“Don’t put all of your eggs in one basket!” You’ve probably heard that over and over again throughout your life and when it comes to investing, it is very true. Diversification is the key to successful investing. All successful investors build portfolios that are widely diversified, and you should too.
What does it mean?
Diversifying your investments might include purchasing various stocks in many different industries. It may include purchasing bonds, investing in money market accounts, or even in property. The key is to invest in several different areas; not just one.
Over time, research has shown that investors who have diversified portfolios usually see more consistent and stable returns on their investments than those who just invest in one thing.
By investing in several different markets, you will actually be at less risk too. For instance, if you have invested all of your money in one stock and that stock takes a significant plunge, you will most likely find that you have lost all of your money. On the other hand, if you have invested in ten different stocks and nine are doing well, while one plunges, you are still in reasonably good shape.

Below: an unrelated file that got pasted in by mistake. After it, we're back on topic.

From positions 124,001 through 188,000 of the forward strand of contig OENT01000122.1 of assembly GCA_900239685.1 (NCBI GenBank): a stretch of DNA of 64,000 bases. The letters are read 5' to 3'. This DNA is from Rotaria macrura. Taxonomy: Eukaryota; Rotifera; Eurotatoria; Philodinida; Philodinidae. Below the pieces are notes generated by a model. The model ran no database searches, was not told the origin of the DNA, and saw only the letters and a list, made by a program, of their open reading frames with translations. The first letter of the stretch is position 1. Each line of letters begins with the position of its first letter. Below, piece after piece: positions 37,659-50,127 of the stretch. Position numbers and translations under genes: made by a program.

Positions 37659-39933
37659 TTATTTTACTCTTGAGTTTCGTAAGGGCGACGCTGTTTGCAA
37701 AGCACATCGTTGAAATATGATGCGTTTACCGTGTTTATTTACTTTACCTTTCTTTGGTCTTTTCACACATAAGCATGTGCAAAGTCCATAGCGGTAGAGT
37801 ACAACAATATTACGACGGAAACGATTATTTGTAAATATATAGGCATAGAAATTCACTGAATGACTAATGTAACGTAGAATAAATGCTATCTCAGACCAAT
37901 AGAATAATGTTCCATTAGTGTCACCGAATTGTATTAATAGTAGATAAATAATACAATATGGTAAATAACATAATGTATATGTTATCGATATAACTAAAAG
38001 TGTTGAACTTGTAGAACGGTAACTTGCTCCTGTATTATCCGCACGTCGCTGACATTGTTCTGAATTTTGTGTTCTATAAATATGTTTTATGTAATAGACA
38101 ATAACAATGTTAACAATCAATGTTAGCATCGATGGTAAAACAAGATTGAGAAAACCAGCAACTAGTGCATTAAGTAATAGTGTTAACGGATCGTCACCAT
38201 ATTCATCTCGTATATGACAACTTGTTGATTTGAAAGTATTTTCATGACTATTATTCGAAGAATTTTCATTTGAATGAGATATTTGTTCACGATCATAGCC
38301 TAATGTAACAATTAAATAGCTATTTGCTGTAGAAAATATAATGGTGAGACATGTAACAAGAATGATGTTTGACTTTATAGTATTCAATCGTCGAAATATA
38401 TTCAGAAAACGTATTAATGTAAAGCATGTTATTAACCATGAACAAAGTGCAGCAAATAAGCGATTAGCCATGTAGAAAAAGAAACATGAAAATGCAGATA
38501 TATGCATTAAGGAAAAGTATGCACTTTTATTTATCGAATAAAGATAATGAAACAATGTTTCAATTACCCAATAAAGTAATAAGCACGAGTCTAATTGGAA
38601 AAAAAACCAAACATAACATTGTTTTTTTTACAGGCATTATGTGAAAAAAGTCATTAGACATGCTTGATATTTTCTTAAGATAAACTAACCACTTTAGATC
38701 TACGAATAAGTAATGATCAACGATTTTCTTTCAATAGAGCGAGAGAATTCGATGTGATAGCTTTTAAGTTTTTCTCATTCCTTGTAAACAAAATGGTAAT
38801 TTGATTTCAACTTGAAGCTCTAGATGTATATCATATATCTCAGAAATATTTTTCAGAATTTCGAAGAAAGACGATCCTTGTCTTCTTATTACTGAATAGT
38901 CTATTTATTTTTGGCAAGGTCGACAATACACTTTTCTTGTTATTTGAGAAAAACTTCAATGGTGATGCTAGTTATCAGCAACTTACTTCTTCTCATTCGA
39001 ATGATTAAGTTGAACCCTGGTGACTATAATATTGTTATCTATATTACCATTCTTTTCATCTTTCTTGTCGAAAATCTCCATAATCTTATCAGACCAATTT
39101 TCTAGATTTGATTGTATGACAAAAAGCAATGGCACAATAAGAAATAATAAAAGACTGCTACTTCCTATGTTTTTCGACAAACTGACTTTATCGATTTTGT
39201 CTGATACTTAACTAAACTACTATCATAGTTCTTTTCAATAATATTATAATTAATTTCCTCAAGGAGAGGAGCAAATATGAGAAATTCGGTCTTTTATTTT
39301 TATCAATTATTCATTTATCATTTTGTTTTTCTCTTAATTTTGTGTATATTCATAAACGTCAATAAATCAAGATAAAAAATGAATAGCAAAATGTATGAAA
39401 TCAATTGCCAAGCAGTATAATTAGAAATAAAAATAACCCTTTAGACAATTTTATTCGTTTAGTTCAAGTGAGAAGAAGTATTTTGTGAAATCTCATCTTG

A good diversification will usually include stocks, bonds, real property, and cash. It may take time to diversify your portfolio. Depending on how much you have to initially invest, you may have to start with one type of investment. You can then invest in other areas as time goes by. This is okay, but if you can divide your initial investment funds among various types of investments, you will find that you have a lower risk of losing your money and over time, you will see better returns.
Spread your money evenly
Experts also suggest that you spread your investment money evenly among your investments. In other words, if you started with £100,000 to invest, it may be advisable to invest £25,000 in stocks, £25,000 in property, £25,000 in bonds and put $25,000 in an interest-bearing savings account. However, you should make sure that you speak with a financial planner before making any cash commitments.